Report a suspicious vessel

The Marine Services Program's areas of oversight include:

 Abandoned & Derelict Vessels

Abandoned and derelict vessels can be a problem on our local waterways for many reasons. They can be hazards to navigation, create environmental impacts, and detract from the boating experience. This situation is not unique to Lee County. As such, investigation is the primary responsibility of the Florida Fish and Wildlife Conservation Commission (FWC) and removal is coordinated as a regional effort by the West Coast Inland Navigation District (WCIND).

Generally speaking, a derelict vessel (DV) is a boat that cannot function under its own power; an abandoned vessel (AV) has been abandoned on or under public waters. Once law enforcement suspects a boat to be derelict or abandoned, they begin an investigation. Every effort is made to contact the last known registered owner and hold the responsible parties accountable before expending any public funds for removal. If they are unable to find the owner and have the owner remove the vessel, it is turned over to WCIND contractors for removal.

​​An average of 60 abandoned or derelict vessels are removed from Lee County waters every year.  Many of these vessels are navigation or environmental hazards and require rapid removal.  Less serious vessels may sit for long periods of time while investigations are completed or funds are used for higher priority removals.

Selling your boat? Protect yourself!

The last known registered owner of a vessel is legally responsible for it. By supplying the Florida Department of Highway Safety and Motor Vehicles (DMV) a completed form HSMV 82050 you are protecting yourself from future legal problems. This form notifies the DMV of the sale and allows them to update its database to reflect the title as “sold”, thereby relieving you of legal responsibility.

Click on the following link to view or print form HSMV 82050:

Then submit this form to the tax collector’s office or click here for more information:

 Artificial Reefs


Lee County, Florida is a special, sunny place that sits along the sparkling waters of the Gulf of Mexico. Just beyond our white-sand beaches, a network of artificial reefs provide diving, snorkeling, boating and fishing opportunities for residents and visitors of Southwest Florida.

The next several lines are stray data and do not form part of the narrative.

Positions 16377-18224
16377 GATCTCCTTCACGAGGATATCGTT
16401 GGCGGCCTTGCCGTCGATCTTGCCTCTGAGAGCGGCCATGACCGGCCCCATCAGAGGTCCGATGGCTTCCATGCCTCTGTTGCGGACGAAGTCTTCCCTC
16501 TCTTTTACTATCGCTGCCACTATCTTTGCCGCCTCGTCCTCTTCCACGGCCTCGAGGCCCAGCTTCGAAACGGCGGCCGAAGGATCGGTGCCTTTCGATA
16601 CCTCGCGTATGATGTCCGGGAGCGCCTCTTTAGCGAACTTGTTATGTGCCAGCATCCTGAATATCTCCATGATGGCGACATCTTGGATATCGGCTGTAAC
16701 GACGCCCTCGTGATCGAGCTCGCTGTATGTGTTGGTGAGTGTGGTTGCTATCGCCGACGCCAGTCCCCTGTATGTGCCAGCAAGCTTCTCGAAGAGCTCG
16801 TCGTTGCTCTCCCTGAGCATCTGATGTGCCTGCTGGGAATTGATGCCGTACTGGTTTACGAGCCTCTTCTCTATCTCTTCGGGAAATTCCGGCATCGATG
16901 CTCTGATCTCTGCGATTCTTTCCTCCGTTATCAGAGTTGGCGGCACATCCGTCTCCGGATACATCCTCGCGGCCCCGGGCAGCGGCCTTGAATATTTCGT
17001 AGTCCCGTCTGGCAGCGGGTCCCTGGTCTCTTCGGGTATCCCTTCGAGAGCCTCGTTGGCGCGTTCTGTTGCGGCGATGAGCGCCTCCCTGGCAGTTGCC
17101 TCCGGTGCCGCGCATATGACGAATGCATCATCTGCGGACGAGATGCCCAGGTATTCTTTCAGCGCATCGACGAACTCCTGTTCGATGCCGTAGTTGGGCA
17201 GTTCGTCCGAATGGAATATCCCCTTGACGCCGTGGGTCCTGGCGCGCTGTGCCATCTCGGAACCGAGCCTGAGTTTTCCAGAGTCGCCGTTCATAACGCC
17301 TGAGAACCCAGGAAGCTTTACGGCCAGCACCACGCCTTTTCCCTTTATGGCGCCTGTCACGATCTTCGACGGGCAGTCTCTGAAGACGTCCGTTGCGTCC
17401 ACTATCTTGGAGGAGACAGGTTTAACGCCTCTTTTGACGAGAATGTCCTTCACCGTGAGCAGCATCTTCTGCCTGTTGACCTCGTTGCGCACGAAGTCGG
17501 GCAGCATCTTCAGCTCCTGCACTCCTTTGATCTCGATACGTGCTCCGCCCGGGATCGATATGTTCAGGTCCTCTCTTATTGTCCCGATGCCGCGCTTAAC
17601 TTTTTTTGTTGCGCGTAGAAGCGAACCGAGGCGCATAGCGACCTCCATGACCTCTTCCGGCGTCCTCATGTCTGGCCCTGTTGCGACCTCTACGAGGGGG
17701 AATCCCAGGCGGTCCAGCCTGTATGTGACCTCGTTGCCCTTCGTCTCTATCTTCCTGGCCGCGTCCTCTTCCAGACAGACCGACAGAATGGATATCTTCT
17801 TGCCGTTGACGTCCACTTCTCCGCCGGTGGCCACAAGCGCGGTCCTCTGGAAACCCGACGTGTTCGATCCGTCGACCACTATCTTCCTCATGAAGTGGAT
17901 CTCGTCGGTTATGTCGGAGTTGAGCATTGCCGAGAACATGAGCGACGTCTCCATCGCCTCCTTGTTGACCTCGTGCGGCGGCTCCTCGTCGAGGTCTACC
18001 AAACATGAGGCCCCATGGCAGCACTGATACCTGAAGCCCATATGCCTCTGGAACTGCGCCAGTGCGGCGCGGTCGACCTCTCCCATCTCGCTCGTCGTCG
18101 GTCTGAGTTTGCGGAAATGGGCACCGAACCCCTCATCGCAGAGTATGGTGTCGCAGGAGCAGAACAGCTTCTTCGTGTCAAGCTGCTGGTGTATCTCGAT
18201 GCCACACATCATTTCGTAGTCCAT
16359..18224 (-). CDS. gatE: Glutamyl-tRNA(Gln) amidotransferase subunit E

Lee County has had an active artificial reef program since the early 1990's.  Grants from federal, state, and private sources helped create a range of recreational opportunities from inshore to the deep water of the Gulf of Mexico.

Artificial Reefs Natural Treasures​​

 Artificial Reefs in Lee County provide a variety of destinations and opportunities. You can get a copy of the Artificial Reef Guidebook by contacting the Natural Resources Division by email or calling 239-533-8109.

Chris Koepfer’s ARC
‘The Mount’ is located at  26° 24.721’N  -82° 24.747’W and consists of more than 1,000 tons of concrete structures that were stacked to achieve relief of approximately 17’. The reef was funded by The Sport Fish Restoration Program and Florida Fish and Wildlife Conservation Commission utilizing funds that come from purchasing a saltwater fishing license. Materials were generously donated by The City of Cape Coral, Haskins Inc., and Coastal Precast of Florida. 
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Lee County has created 3 other artificial reefs recently. Two at Dean Hicks; East Patch (26° 22.045’N -82° 17.121’W) and West Patch (26° 22.043’N -82° 17.464’W) and our newest site, Phoenix has its first deployment (26° 45.582’N -82° 28.443’W) thanks to the Coastal Conservation Association.  

Mohawk.jpg​​Coordinates N26 33.075’ , W82 43.481’

Mohawk Mem Reef Logo.jpgThe USCGC Mohawk WPG-78, launched in 1934, retired to its final resting place in the Gulf of Mexico on Monday July 2, 2012.

The ship, which had been docked in Fort Myers Beach for preparation, was towed some 30 miles off of Sanibel Island before being scuttled in 90 feet of water by six strategically placed charges meant to allow it to rest upright.

The 165-foot vessel played a part in World War II combat operations, serving U.S. Naval forces in the North Atlantic; during the war the ship was named the USS Mohawk CGC.

In order to ensure no negative environmental impacts from its aging equipment, experts cleaned and prepared the ship prior to sending it on its last voyage. The USS Mohawk CGC Veterans Memorial Reef is the first military ship artificial reef to be a dedicated memorial to all U.S. veterans.

For the latest Mohawk information:

You can find GPS coordinates to Lee County and other Florida artificial reef sites at

If you have a compatible GPS, you can download the reef waypoint file in  GPX format for your use. Note this is in decimal degrees format. 

Download GPX File

Beach Management

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